Just six hours after he was driven to the Tihar Jail after 3 p.m. after being sentenced to a week's judicial custody, an unprecedented outburst of spontaneous public anger led Delhi Police to release him. But Hazare, 74, declined to move until his demands were met.
A desperate administration pressed him to hold a conditional fast for three days at the J.P. Park -- the planned venue in the heart of the city -- or leave Delhi. But the man refused, setting the stage for a lingering showdown between the government and the civil society he leads.
Hazare confidante Kiran Bedi - a former police officer who was detained but released within hours - said he was determined to pursue his hunger strike at the J.P. Park -- but minus any condition. Hazare began his fast Tuesday morning.
She said he would not leave Tihar Jail until this demand was met. Also fasting with Hazare were his key confidants.
The day-long drama effectively left the government floundering, with Congress leaders struggling to defend their earlier hardline stand against a Gandhian who has become an icon in India's war on corruption.
In the evening, Congress general secretary Rahul Gandhi called on Prime Minister Manmohan Singh who earlier convened a meeting of senior ministers to discuss the tense situation -- and the likely political fallout.
'We can apologize' for arresting Hazare, Congress spokesperson Renuka Chaudhry said late in the evening, as protests in support of the man raged, mainly in Delhi and Mumbai where thousands poured out of their homes with Indian flags, cloth banners and posters. The rains in Delhi could not dampen people's mood.
As night broke, crowds in the capital only swelled, mainly outside Tihar Jail and the Chhatrasal sports stadium in another corner of the city where hundreds had been detained for siding with Hazare.
Tihar Jail spokesman Sunil Gupta said shortly before 9 p.m. that Hazare had been let off from his cell but he was in the prison office, talking to officials and refusing to leave.
Eminent jurist Soli Sorabjee said the government had tripped badly. 'What is happening in the government?' Sorabjee asked on TimesNow television. 'This is a gigantic folly, a gigantic miscalculation.'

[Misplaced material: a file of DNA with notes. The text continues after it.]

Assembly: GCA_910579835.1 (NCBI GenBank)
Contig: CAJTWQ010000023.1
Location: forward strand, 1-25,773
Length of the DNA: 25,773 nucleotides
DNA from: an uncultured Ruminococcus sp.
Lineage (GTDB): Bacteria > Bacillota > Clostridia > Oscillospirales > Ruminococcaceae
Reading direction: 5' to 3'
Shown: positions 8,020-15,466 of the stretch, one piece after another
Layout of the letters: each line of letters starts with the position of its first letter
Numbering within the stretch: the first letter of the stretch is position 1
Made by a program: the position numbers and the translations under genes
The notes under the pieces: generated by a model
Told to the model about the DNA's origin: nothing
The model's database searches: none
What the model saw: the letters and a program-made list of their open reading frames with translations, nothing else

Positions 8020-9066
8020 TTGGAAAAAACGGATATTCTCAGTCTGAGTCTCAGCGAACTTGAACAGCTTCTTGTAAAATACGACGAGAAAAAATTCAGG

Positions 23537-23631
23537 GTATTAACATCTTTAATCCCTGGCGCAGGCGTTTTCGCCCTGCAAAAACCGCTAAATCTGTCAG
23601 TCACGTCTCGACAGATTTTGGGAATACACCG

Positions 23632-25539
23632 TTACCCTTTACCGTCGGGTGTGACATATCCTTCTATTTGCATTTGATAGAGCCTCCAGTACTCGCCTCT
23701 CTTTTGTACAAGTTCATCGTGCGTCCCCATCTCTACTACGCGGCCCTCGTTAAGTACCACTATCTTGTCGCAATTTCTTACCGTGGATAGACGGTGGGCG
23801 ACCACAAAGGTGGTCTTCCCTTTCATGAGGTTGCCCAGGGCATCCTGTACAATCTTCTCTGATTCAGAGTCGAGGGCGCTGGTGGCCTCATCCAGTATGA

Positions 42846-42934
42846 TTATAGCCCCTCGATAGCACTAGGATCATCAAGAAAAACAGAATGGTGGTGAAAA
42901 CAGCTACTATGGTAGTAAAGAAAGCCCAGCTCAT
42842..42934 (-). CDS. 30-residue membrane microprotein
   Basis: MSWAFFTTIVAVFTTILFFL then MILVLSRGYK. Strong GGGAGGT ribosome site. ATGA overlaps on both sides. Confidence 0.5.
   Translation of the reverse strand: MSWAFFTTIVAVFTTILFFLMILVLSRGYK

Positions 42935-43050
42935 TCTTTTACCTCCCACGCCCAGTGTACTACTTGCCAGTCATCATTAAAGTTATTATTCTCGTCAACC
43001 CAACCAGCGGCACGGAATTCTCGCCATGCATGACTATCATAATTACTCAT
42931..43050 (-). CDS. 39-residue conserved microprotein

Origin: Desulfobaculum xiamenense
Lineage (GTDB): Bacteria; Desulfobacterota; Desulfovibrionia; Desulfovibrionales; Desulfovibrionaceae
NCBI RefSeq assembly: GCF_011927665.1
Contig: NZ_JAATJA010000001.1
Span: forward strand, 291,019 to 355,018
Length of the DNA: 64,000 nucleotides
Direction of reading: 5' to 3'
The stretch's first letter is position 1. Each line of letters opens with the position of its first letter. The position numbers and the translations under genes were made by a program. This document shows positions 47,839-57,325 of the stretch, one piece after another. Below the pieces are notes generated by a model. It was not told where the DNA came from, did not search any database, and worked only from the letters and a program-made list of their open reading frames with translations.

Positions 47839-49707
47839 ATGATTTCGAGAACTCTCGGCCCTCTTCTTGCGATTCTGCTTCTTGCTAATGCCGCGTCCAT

The arrests of Hazare and his aides crippled parliament as an otherwise divided opposition closed ranks. The Bharatiya Janata Party and the Communist Party of India-Marxist called for nationwide protests Wednesday.
'The reaction is tremendous all over India,' said former Supreme Court judge Santosh Hegde in Bangalore, one of scores of cities that saw numerous small and big demonstrations in support of Hazare.
It all began shortly after 7 a.m. when policemen in civilian clothes swooped on Hazare and trusted activist Arvind Kejriwal as they stepped out of a middle class apartment in east Delhi.
They were to begin their hunger strike, in violation of police orders, for a strong Lokpal Bill in place of a government-sponsored one that excludes the prime minister, the judiciary and a mass of junior government officials from its purview.
As hundreds blocked a main road, the police were stuck with Hazare and Kejriwal. Eventually he was taken to the police officers' mess in another part of the city, then to another office and finally sent to prison when he refused to sign a bail bond.
Before being detained, Hazare -- aware that he could be arrested -- said in a recorded video message: 'Don't let my arrest stop this movement. This is the nation's second struggle for freedom.'
The message had an electrifying effect.
In towns and cities across India, spontaneous protests erupted. Tens of thousands took to the streets shouting slogans against the government and hailing the Gandhian.
The biggest shows of solidarity were reported from Delhi and Mumbai.
Apart from major cities such as Bangalore, Chennai, Kolkata, Hyderabad, Chandigarh, Lucknow and Ahmedabad, numerous big and small protests took place in Udaipur, Jammu, Selam, Bhopal, Surat, Rajkot, Patna, Guwahati, Raipur, Shimla, Mandi, Amritsar, Ludhiana, Bhiwani -- and many more.
The people who took to the streets were dominantly from the middle class -- sick and tired of India's endemic corruption. There were men and women, from vocal teenagers to spirited men even in their 80s.
There was no violence anywhere in the country.
Once Hazare was taken to Tihar Jail, large numbers offered themselves for arrest in Delhi. The number swelled to around 1,400, by official admission. After a while police refused to arrest any more saying that the makeshift prison -- Chhatrasal stadium -- was overflowing.
Activists insisted that up to 5,000 had been detained.
Senior ministers justified the arrest but sounded defensive. Human Resource Development Minister Kapil Sibal even suggested that Hazare could again talk to the government over the proposed Lokpal Bill.
Ministers denied that Delhi Police acted under political pressure.
Celebrities too stepped in to verbalise their distress. Lyricist Javed Akhtar said: 'I have had certain reservations about Anna's method but his arrest cannot be condoned. It is undemocratic, unacceptable.'